According to the researchers, most civilizations that have appeared before us have likely self-annihilated. Other civilizations that are still active in the galaxy are likely young, due to the propensity of intelligent life to eradicate itself. Over a long enough timeframe, the probability of self-annihilation borders on certainty.
“As we cannot assume a low probability of annihilation, it is possible that intelligent life elsewhere in the Galaxy is still too young to be observed by us. Therefore, our findings can imply that intelligent life may be common in the Galaxy but is still young, supporting the optimistic aspect for the practice of SETI (search for extraterrestrial intelligence),” the authors wrote in their study.
“Our results also suggest that our location on Earth is not within the region where most intelligent life is settled, and SETI practices need to be closer to the inner Galaxy, preferably at the annulus 4 kpc (kiloparsec) from the Galactic Center.”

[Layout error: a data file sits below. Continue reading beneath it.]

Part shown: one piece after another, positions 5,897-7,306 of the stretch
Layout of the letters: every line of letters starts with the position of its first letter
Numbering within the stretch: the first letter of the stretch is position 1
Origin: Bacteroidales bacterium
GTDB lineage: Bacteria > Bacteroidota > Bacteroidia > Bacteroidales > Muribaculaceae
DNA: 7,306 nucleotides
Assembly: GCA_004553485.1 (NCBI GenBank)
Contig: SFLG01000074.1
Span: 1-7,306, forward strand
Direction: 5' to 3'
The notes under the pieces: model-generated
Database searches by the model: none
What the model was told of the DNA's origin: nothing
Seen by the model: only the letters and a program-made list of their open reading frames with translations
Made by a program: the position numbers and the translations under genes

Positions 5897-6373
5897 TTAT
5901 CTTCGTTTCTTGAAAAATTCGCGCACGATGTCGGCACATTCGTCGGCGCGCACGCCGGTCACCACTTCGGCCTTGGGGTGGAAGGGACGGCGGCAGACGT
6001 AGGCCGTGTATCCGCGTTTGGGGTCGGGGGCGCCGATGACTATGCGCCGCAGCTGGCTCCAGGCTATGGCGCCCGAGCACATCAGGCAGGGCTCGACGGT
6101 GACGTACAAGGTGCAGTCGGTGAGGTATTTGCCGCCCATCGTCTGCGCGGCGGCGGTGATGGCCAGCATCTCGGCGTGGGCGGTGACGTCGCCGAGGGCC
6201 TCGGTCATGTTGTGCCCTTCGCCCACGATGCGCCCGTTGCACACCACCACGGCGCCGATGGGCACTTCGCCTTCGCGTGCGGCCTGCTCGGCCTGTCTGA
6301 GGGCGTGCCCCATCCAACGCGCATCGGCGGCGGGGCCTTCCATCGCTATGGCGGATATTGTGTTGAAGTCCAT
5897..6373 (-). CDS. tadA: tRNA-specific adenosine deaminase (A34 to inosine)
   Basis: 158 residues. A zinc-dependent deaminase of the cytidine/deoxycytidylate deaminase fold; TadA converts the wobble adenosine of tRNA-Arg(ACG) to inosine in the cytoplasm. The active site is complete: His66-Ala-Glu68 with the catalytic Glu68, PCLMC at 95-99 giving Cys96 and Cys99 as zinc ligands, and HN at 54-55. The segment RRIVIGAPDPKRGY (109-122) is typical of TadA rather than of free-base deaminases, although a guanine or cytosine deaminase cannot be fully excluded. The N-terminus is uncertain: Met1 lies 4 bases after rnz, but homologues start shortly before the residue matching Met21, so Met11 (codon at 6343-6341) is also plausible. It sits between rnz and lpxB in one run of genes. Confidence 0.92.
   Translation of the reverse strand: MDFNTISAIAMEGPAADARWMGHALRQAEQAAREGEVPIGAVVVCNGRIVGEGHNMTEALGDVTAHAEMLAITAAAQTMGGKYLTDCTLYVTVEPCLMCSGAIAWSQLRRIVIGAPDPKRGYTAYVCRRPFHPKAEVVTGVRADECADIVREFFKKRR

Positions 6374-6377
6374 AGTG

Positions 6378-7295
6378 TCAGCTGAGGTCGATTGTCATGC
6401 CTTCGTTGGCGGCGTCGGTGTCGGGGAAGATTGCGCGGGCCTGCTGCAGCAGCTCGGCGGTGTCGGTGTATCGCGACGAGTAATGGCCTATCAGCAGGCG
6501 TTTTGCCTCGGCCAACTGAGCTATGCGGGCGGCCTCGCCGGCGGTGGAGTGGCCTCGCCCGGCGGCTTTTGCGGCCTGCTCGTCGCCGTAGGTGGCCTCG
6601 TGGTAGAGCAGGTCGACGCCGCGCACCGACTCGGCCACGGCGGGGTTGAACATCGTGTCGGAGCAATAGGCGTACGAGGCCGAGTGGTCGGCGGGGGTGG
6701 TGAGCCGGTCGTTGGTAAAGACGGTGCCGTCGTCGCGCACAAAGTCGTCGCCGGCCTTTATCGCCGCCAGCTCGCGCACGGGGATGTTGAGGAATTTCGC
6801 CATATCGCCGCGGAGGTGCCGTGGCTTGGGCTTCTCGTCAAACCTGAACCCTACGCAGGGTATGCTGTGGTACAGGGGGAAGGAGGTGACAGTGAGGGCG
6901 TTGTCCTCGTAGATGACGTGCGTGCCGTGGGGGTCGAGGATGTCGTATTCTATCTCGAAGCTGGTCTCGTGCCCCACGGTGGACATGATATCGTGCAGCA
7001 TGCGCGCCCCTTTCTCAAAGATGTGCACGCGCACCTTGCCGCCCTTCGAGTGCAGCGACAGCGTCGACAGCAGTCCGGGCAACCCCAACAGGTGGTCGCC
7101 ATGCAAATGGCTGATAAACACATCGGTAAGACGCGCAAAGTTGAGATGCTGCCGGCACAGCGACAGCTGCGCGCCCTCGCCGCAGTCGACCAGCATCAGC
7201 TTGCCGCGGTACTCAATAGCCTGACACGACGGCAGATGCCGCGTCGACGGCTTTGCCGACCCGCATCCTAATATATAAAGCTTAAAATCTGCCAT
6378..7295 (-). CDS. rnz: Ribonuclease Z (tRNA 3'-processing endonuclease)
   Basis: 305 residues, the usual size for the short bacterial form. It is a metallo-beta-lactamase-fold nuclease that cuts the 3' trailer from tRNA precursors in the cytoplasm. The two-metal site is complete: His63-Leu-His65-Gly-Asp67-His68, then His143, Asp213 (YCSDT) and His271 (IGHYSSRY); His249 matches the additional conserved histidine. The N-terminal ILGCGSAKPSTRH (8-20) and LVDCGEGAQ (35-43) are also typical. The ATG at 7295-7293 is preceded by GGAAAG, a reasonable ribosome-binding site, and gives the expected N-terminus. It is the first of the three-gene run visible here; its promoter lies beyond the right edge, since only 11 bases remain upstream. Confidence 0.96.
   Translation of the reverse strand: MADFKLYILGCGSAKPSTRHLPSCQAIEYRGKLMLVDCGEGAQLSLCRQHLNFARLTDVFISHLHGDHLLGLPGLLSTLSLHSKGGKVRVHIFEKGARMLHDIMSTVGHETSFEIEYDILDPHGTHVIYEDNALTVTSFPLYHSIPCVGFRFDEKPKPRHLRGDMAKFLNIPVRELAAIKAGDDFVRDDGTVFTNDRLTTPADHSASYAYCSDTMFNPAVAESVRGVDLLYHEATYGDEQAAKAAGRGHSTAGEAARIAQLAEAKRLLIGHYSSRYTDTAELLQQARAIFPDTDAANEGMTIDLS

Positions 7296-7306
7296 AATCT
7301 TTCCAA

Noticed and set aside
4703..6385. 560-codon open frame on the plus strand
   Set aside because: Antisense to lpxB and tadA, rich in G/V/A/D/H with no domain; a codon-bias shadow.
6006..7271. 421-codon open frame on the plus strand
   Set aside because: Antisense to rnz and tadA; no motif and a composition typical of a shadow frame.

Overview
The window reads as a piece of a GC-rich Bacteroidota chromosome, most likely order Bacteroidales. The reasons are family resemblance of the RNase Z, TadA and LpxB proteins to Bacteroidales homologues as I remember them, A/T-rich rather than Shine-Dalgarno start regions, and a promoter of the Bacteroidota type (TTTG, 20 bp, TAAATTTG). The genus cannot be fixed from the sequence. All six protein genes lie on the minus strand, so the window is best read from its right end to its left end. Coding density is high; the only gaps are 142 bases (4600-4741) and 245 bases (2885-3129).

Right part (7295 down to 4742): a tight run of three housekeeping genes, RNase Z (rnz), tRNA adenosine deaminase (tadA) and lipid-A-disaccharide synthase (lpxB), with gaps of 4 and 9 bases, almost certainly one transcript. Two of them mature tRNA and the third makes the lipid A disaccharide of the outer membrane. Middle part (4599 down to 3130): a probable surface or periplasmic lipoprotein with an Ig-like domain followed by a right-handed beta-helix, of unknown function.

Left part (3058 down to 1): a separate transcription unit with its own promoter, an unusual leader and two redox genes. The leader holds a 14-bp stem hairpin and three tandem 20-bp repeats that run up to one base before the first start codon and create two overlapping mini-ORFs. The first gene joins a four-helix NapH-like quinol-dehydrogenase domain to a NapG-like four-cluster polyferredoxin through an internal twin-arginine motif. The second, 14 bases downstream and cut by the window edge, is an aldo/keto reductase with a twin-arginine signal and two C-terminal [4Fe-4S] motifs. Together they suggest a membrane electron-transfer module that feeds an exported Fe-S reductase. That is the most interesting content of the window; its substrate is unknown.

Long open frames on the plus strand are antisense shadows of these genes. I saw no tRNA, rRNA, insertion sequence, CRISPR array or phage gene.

Other possible explanations for the apparent silence in the universe include the possibility that life is exceedingly rare (let alone the intelligent variety) or that humanity is simply too early to the party. We may be alone but only for the time being.
Explaining the Drake Equation on a smaller scale - Astronomy
FRANK STALTER UFO NEWS NETWORK
THE DRAKE EQUATION, THE FERMI PARADOX & THE KARDASHEV SCALE
Thoughts regarding the potential for advanced extraterrestrial civilization range from deeply considered speculation from well regarded scientists to inane comments on internet forums that turn every intelligent back-and-forth into an unfunny joke about how stupid humans are in general or, more specifically, how stupid supporters of the opposition political party are. I'm going to take a closer look at three of the most famous scientific ideas that have developed from the ongoing conversation regarding ET and sprinkle in some of my own lowbrow thoughts on the matter.
The Drake Equation is, far and away, the most famous of the three concepts I'll cover. It is a fairly straightforward formula for estimating the number of advanced civilizations in the Milky Way galaxy capable of interstellar communication and was developed by Frank Drake, a SETI pioneer and professor of Astronomy and Astrophysics at the University of California, Santa Cruz, as he was preparing for an early conference on the subject of communication with ET in 1961.
R* = 10/year (10 stars formed per year, on the average over the life of the galaxy)